It’s not just about Beck, Clapton and Page, Joe having highlighted before now the impact of Paul Kossoff, Peter Green, Gary Moore, Rory Gallagher, and Humble Pie too, and a ‘certain sophistication to their approach’.
And like those acts, he too aims to redefine the blues, drawing on the modern rather than seeing blues music as some distant historic art form.
“Well, if you don’t try and do that, it’s very, very boring.”
His latest album, Blues of Desperation, is a fine example, Joe proving – if he needed to – he’s no one-trick pony. Take for instance the more laid-back, reflective Drive, which wouldn’t sound out of place on a Mark Knopfler or Emmylou Harris album. Then there’s good old blues stonker No Good Place for the Lonely, a harder Led Zep vibe on the title track, and an almost Paul Carrack-like daytime radio feel to The Valley Runs Low. With How Deep This River Runs there’s a more soulful undercurrent, there’s a suggestion of Tom Waits on Livin’ Easy, and a classic late ‘50s/early ‘60s Freddie King vibe on closing track What I’ve Known For a Very Long Time.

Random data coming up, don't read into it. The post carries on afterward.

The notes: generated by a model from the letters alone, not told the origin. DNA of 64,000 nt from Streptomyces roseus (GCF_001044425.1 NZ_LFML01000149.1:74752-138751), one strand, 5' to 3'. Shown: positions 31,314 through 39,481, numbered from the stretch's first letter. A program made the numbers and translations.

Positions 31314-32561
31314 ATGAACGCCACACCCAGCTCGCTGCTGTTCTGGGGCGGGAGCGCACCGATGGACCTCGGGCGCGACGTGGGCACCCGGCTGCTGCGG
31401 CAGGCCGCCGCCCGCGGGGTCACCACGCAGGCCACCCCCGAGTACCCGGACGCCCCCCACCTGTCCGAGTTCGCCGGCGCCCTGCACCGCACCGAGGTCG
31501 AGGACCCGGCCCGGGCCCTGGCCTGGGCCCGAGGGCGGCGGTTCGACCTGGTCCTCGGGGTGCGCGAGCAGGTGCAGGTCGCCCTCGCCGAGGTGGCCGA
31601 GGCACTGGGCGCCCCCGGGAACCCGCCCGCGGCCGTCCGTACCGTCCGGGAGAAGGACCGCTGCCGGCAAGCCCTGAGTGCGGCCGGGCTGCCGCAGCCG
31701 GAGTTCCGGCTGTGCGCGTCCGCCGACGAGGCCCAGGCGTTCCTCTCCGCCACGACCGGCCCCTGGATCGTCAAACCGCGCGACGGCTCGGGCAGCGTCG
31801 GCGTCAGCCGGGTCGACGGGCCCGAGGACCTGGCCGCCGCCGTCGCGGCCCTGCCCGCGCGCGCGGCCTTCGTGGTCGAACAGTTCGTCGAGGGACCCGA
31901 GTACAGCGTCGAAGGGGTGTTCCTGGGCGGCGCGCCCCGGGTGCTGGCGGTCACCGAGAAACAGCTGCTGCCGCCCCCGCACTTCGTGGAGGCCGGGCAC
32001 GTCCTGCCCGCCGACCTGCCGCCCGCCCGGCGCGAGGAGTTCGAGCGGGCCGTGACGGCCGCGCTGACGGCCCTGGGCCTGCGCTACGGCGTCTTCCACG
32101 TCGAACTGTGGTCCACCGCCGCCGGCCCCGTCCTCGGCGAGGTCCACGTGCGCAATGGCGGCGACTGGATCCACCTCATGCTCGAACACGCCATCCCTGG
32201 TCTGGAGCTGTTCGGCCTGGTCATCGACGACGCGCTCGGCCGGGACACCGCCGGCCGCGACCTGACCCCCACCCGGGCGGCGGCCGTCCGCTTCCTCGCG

“It’s like a set-list. You don’t wanna hear the same song over and over again, so you get the light and shade. You’ve got to cut it with something or it becomes pretty samey and the subtleties get lost. That’s why my records are a bit eclectic.”
However, there are still plenty of traditional blues references – the ’proverbial trains, mountains, valleys’, ‘heartbreak and loneliness’, storming opener This Train a fine example. And what is it about his on-going partnership with producer Kevin Shirley that works?
“It’s twofold. He challenges the norm. He’s not one of those producers who says, ‘OK, we’ve accomplished this’. He starts at zero.”
“We start at zero every time and just hope we make a good album.”
Joe’s studio band is the group we’ll see on his latest visit, and he clearly thrives off the live aspect of making records. Is this his best LP yet and closest to where he wants to be, or just an indication of where he is right now?